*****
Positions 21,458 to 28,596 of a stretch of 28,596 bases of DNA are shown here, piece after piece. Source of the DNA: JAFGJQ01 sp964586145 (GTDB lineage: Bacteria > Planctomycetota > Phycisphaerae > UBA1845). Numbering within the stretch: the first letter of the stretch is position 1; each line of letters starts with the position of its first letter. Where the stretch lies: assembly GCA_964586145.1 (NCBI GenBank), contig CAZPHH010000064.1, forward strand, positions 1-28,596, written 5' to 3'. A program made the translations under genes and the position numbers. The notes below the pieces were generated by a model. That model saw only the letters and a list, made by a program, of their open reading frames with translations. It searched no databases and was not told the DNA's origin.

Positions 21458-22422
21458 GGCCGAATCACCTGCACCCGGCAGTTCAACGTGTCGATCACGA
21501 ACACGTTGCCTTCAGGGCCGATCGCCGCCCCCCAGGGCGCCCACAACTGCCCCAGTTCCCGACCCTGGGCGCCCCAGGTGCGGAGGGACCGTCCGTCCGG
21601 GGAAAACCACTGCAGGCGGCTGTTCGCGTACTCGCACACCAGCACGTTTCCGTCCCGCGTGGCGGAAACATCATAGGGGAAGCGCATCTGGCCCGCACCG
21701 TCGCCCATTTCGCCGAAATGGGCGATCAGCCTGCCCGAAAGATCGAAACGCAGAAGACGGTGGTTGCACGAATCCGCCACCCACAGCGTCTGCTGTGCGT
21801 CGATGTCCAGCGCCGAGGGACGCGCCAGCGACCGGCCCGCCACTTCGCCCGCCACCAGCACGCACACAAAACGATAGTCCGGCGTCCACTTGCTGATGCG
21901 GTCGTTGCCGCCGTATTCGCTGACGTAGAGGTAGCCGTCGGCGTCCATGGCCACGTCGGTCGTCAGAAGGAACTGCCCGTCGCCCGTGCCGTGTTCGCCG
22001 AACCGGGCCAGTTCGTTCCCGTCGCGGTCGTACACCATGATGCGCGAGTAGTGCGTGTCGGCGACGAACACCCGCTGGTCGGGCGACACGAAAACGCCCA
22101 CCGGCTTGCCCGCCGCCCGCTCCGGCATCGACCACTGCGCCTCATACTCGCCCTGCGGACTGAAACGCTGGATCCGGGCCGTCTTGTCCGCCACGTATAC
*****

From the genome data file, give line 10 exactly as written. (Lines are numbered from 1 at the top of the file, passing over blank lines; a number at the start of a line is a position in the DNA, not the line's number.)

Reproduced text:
22101 CCGGCTTGCCCGCCGCCCGCTCCGGCATCGACCACTGCGCCTCATACTCGCCCTGCGGACTGAAACGCTGGATCCGGGCCGTCTTGTCCGCCACGTATAC